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Comunicar Journal 47: Communication, Civil Society and Social Change (Vol. 24 - 2016)

The representation of workingwomen in Spanish television fiction


Charo Lacalle

Beatriz Gómez


During the sixties and seventies the limited presence of women in the public sphere was reflected in the restricted repertoire of roles played by female characters in television fiction (mainly those of mothers and wives). The strengthening of the feminist movement in the following decades increased and diversified the portrayals of women in the workplace, and further encouraged academic research on the social construction of working women. Despite the relevance of female professionals in current TV shows, the importance of romantic relationships and sexuality has led to a decreasing number of studies on the subject. This article summarizes the results of a study on working women in Spanish TV fiction, part of a larger project on the construction of female identities. The research uses an original methodology that combines quantitative techniques and qualitative methods (socio-semiotics) to analyse the sample of 709 female characters. The results show a coexistence of the traditional stereotypes of working women in customer service and care-giving positions with those of highly skilled female professionals. However, the empowerment of women in positions of responsibility is often associated with a negative portrayal of the character, while the problems of reconciling family and work are systematically avoided.


Television, fiction, woman, gender, feminism, work, analysis, socio-semiotics

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1. Introduction and current state of affairs

The active audience theory (Ang, 1985; Hobson, 1982; Morley, 1980) converged in the 1990s with the advent of the Second Golden Age of Television (Thompson, 1996) whose commitment to the aesthetics and narrative complexity of programmes (Mitell, 2006) earned it the title of «Quality TV» (Akass & McCabe, 2007). Prompted by the image of women that emerged from representations of female characters, a group of young academic women adopted the term «Third-Wave Feminism» to distance themselves from the historical presumptions about women (submissive-woman/domineering-man), adding a notable spin to certain aspects of research into gender and television fiction. In parallel, a line of post-feminism research, which celebrated women’s agency and the empowerment of new female characters, gained strength1.

Lotz (2006: 117) states that female characters in series such as «Ally McBeal» and «Sex and the City» represent a new generation that is redefining the socially constructed image of women. Stillion-Southard (2008: 164) considers «Sex and the City» to be a postfeminist text as it examines, from an original perspective, opposites such as feminism/femininity, individualism/collectivism and audacity/vulnerability. Baumgardner and Richards (2000) celebrate the advent of «young feminism», which questions historical clichés of femininity, such as weakness and subordination to men.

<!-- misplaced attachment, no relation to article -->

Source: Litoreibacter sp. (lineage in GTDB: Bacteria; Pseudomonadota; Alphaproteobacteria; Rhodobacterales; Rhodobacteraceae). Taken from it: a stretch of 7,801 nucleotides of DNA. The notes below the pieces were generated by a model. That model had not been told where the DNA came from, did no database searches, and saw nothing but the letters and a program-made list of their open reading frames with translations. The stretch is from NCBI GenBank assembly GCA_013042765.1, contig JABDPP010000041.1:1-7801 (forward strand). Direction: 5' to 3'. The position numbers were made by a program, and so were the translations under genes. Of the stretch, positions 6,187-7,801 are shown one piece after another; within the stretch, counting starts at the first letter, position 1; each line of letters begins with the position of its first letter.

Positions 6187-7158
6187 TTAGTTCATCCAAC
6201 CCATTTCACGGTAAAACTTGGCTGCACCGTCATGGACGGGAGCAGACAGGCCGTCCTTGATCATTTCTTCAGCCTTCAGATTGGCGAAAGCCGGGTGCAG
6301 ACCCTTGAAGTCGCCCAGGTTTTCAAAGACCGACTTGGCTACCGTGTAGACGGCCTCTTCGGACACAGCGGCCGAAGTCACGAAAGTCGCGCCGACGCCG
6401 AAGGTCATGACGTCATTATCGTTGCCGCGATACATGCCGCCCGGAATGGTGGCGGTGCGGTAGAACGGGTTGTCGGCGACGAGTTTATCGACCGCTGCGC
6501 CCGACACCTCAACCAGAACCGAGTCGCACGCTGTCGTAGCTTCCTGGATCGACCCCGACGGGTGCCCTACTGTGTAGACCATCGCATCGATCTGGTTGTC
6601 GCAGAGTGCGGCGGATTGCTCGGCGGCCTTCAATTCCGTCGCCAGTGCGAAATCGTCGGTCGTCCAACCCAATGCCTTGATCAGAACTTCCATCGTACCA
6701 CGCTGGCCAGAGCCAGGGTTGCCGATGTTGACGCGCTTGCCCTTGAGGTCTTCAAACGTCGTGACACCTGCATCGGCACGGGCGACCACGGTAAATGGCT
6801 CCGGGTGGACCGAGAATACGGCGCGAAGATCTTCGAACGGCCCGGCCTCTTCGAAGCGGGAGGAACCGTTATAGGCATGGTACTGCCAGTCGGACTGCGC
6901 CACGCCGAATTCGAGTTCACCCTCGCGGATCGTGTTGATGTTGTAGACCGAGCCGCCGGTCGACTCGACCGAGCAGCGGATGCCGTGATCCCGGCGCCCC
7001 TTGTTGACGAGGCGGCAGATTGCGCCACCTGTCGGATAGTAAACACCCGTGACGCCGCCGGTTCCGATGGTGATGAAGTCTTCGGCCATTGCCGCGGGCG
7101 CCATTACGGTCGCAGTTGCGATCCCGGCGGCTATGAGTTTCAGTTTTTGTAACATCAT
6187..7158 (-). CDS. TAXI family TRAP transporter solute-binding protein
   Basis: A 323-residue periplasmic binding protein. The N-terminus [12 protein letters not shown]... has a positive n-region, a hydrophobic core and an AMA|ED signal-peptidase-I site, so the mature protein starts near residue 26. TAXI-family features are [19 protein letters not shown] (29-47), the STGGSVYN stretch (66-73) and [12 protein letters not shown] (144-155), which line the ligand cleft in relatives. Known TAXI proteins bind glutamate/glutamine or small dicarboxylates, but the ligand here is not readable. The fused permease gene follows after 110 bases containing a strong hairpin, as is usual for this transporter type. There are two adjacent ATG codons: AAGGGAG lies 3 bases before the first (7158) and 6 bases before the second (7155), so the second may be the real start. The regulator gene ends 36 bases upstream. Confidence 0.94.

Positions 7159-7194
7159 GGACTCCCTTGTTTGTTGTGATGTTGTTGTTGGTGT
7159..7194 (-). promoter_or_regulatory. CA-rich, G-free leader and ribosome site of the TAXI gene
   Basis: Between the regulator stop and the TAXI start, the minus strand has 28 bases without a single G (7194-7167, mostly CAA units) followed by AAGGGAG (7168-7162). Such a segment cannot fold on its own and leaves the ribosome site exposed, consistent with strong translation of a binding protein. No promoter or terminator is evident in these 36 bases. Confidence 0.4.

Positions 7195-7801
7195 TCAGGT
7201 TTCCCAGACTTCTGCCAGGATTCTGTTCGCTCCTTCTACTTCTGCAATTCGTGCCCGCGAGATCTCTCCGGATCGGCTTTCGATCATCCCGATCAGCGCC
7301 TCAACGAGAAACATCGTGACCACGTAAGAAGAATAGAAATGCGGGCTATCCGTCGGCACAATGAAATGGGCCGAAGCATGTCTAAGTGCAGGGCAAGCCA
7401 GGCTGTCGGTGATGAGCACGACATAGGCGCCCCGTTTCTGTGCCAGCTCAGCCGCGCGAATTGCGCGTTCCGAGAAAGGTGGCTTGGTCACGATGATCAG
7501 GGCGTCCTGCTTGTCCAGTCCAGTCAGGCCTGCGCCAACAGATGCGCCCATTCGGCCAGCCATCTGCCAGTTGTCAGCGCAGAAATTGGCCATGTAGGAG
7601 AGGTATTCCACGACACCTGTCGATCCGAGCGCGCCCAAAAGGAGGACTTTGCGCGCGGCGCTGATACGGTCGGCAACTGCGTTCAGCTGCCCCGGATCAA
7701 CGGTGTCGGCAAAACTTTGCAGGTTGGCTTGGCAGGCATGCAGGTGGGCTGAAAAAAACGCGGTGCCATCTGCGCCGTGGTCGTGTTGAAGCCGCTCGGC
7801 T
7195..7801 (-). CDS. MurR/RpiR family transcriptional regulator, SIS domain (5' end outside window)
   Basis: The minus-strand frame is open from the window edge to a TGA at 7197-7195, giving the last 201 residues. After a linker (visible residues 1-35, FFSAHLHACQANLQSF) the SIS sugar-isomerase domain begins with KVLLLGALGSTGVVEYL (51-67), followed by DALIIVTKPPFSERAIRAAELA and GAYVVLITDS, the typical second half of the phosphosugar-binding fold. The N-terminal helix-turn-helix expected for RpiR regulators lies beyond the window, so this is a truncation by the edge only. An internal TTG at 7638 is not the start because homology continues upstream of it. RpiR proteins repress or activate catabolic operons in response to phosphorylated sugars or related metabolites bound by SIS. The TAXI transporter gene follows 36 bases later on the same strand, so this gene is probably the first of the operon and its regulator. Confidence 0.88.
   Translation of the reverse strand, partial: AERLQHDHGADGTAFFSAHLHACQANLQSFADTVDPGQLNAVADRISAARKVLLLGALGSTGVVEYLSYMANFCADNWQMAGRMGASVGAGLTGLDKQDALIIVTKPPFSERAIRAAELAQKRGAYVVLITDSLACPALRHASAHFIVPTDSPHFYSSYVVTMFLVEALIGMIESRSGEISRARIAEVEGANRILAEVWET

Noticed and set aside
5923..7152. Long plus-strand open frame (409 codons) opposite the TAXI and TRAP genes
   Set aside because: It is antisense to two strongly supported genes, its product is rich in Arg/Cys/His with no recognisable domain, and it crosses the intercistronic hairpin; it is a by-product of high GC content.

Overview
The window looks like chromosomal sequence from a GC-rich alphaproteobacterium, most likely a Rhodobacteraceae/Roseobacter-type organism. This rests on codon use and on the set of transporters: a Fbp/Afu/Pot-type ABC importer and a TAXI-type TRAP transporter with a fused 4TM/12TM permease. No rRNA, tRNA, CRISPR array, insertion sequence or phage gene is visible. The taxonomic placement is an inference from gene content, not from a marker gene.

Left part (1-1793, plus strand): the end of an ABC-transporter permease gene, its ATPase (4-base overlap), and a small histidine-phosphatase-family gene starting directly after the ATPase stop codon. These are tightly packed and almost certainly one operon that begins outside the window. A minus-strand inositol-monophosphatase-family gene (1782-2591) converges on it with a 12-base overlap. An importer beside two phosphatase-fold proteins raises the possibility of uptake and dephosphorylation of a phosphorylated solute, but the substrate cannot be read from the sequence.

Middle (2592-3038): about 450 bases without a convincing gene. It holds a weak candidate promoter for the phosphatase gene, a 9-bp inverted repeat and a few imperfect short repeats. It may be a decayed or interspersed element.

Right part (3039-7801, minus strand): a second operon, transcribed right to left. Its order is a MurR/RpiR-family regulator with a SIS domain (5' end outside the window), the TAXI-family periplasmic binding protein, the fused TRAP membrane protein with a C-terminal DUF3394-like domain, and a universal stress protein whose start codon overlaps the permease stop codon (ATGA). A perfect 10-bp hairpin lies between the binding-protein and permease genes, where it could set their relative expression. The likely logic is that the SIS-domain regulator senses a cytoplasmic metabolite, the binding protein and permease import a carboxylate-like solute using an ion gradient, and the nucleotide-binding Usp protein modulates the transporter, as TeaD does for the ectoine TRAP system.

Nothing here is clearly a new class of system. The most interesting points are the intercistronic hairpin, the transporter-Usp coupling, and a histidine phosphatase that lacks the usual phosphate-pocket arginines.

In contrast to postfeminist optimism, critics of feminism decry the strengthening of the neoliberal female icon: attractive, consumerist and willing to exert her sexuality at all times (Gill, 2007). For Gallager (2014), discussions on new femininities are conservative and mainly revolve around notions such as women’s individual choice, empowerment and personal freedom. Whelehan (2000) denounces the retro-sexism that is hidden behind postfeminist female characters, constructed, according to Attwood (2006), from iconographic models of pornography. McRobbie (2009) highlights the «double entanglement» of the attempt to juggle the values of traditional femininity with the desire to always be available for men. Tyler laments that society’s generalised «pornographication» (McNair, 1996) represents «an increasingly acknowledged trend in both the mass media and the academy» (Tyler, 2010).

In contrast to male characters, the overrepresentation of female sexuality finds its corollary in the secondary role of female characters in the fictional professional world. At the same time, researchers’ interest in the representation of sexuality results in a lack of studies on the role of the work environment in the construction of female identity.

This study forms part of a project on the construction of female identities in Spanish television fiction and on the Internet. The investigation presents an original methodology that combines quantitative (SPSS) and qualitative (socio-semiotic) methods to analyse the narrative construction of the working woman. The sample is comprised of 709 female characters that appear, in various degrees of importance2, in the 84 domestic fiction programmes first shown on public Spanish channels (national and regional) between 2012 and 2013 (series, serials, mini-series, made-for-TV films and comedies). The underlying hypotheses of this study are:

• H1: The greater narrative possibilities of working women result in their overrepresentation compared to unemployed, retired and student women.

– H.1.1: The workplace is usually fertile ground in terms of relationships (friendship, love and sexuality).

– H.1.2: Working women’s problems balancing work and family life are practically absent from the analysis sample.